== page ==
Journal of Environmental Protection
Vol.07 No.01(2016), Article ID:62580,13 pages

Short-Term Biochemical Impacts in Cyphoderus javanus Borner (Collembola) as Potential Biomarkers of Fly Ash and Heavy Metal Pollution in Tropical Lateritic Soil

Atreyee Sahana, Vadakepuram Chacko Joy

Soil Ecology Laboratory, Department of Zoology (Centre for Advanced Studies), Visva-Bharati University, West Bengal, India

Copyright © 2016 by authors and Scientific Research Publishing Inc.

This work is licensed under the Creative Commons Attribution International License (CC BY).

Received 29 October 2015; accepted 4 January 2016; published 7 January 2016


The detritivorous soil microarthropods are ideal models for environmental health assessment, but only scant information is available on their biomarker potentials against xenobiotics in the tropical edaphic conditions. This microcosm study has estimated short-term biochemical changes with respect to tissue nutrient levels and digestive enzyme activities in a near cosmopolitan Collembola Cyphoderus javanus Borner exposed to coal fly ash amended lateritic cropland soil (5% and 20% w/w i.e. 50 or 200 t∙ha1), and cadmium sulphate (200 mg/kg soil)/lead acetate (200 mg/kg soil) treated sterile river sand. The levels of total tissue carbohydrates, proteins, free amino acids, and lipids decrease within 7 days in the specimens of fly ash (P < 0.001) and heavy metals treated sets. The α-amylase, cellulase and protease activities are also down regulated by fly ash and heavy metals (P < 0.05). It is also observed the enzyme: protein ratios increase in fly ash treated sets and decrease in lead and cadmium treated specimens. Specimens in treated sets accumulate high levels of lead and cadmium within 15 days, which decrease subsequently probably due to elimination through frequent moulting. These short-term biochemical effects in Collembola have applied importance in C. javanus, as biomarkers for quick ecotoxicological assessments in the tropical agricultural soils.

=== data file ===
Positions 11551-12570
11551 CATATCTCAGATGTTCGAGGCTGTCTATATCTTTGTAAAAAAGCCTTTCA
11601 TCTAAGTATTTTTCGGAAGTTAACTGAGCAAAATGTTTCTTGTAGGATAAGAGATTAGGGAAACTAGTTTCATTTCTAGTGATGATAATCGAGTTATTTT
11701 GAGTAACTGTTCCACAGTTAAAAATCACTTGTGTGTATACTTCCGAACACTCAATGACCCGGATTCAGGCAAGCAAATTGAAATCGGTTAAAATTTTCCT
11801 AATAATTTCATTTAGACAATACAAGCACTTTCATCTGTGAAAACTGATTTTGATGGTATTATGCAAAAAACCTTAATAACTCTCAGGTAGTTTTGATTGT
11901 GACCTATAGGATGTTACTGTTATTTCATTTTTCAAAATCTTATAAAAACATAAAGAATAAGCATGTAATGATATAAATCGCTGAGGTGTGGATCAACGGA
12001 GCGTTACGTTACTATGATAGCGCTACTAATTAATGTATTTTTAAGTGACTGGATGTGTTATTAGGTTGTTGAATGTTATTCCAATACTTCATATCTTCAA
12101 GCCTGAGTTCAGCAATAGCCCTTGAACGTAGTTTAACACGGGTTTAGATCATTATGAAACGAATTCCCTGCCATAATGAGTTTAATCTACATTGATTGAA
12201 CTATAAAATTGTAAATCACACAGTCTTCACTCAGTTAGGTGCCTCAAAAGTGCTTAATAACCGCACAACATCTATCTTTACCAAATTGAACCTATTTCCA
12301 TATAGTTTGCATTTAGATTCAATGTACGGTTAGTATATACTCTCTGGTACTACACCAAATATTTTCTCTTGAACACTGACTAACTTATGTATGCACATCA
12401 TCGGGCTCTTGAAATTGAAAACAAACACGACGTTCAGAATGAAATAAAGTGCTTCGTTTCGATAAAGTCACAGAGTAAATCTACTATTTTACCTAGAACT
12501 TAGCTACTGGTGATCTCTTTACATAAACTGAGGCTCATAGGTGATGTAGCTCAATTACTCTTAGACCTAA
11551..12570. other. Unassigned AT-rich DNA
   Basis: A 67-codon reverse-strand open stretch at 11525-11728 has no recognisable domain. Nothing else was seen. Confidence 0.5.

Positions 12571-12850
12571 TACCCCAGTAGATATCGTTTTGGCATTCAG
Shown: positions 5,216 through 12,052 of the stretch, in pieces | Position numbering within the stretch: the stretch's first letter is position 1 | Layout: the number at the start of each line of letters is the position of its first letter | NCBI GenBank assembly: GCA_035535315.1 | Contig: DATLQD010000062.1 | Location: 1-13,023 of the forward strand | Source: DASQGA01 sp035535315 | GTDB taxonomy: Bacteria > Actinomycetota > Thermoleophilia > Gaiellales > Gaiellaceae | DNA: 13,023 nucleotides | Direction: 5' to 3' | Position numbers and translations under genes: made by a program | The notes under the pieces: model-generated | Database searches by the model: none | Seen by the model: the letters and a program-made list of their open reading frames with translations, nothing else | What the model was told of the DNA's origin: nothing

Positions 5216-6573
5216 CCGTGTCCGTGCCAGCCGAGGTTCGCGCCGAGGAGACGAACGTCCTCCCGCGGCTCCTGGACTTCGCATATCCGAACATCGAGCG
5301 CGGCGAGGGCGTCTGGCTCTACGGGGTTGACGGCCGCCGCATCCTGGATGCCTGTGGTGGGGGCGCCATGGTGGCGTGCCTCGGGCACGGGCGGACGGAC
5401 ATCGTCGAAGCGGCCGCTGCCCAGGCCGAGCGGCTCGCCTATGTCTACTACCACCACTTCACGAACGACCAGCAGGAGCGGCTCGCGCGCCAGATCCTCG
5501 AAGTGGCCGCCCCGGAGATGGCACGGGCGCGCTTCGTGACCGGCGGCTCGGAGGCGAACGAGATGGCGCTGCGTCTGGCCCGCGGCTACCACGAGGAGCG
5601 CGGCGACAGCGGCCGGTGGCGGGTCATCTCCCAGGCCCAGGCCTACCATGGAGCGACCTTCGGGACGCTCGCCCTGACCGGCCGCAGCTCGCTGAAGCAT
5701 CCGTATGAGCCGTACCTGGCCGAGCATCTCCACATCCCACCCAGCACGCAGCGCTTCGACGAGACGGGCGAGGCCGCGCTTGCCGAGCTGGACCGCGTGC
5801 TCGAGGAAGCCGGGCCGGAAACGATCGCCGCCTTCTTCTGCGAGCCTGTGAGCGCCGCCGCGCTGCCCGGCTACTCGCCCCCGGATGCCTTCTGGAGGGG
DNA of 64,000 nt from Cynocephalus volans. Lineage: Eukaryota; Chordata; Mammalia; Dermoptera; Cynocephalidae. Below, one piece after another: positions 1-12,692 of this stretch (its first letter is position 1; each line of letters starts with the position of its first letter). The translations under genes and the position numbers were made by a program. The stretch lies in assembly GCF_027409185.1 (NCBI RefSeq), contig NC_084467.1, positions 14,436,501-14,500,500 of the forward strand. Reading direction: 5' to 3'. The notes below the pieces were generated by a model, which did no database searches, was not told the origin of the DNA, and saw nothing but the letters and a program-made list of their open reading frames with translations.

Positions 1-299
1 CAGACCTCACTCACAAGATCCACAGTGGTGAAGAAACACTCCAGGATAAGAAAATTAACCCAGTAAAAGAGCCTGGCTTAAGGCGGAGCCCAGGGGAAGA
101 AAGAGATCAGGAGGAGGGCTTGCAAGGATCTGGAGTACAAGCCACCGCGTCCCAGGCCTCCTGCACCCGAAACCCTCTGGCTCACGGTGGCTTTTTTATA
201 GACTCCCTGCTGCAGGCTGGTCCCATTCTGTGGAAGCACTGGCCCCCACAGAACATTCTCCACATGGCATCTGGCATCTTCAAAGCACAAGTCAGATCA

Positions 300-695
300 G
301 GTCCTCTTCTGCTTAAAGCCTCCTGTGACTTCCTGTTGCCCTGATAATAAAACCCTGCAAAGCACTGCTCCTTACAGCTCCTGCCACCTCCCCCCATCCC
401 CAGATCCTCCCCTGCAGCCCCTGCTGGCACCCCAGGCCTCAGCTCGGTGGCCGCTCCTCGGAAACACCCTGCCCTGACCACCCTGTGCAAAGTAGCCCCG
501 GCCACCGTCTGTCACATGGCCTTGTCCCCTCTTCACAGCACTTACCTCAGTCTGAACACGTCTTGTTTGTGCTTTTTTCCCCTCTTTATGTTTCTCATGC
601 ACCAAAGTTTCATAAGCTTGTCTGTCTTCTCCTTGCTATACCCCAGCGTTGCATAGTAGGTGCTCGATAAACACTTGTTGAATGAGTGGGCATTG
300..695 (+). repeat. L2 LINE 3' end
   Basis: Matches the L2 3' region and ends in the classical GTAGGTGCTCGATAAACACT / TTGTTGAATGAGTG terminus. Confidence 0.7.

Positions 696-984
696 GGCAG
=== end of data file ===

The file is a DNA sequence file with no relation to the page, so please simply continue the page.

Soil Collembola, Tissue Nutrients, Digestive Enzyme Activity, Biomarkers, Ecotoxicology

1. Introduction

The overload of anthropogenic waste materials can produce long-term ecological hazards in soil ecosystems. However, this serious problem is often overlooked, and emphasis is given on the permissible levels of harmful chemicals in the environment to safeguard life and welfare of humans, higher animals and crop plants. On the other hand, accumulation of xenobiotics in soil is deleterious to a wide range of organisms and their ecological functions. Major sources of soil pollution are the overburdens of mines, industrial wastes, urban waste, sewage sludge, inorganic fertilizers and synthetic pesticides. An example is fly ash, a solid waste generated by coal-fired thermal power plants all over the world. In India, fly ash is used in agricultural fields for soil conditioning, nutrient enrichment, and promotion of crop growth and yield. It is a ferro-alumino-silicate mineral occurring as fine particles and is mostly alkaline in reaction. On an average 95% - 99% of fly ash is comprised of oxides of silica, aluminium, iron, calcium, potassium, etc, and the remainder is formed of many elements including toxic heavy metals [1] . The concentration of toxic metals like cadmium, zinc, and lead in fly ash can be as high as 130 mg∙kg−1, 3500 mg∙kg−1, and 5000 mg∙kg−1, respectively [2] . Some trace elements are required for the growth of plants and animals, but heavy metals like mercury, cadmium, lead, etc. are not necessary for the growth and development of organisms. Both essential and non-essential heavy metals in high quantities and long exposure periods can be detrimental to soil flora and fauna [3] . Cadmium is an extremely toxic element due to its great solubility in water. Lead is also very toxic to plants and animals at high exposure levels and there is no proven biological need for lead [4] .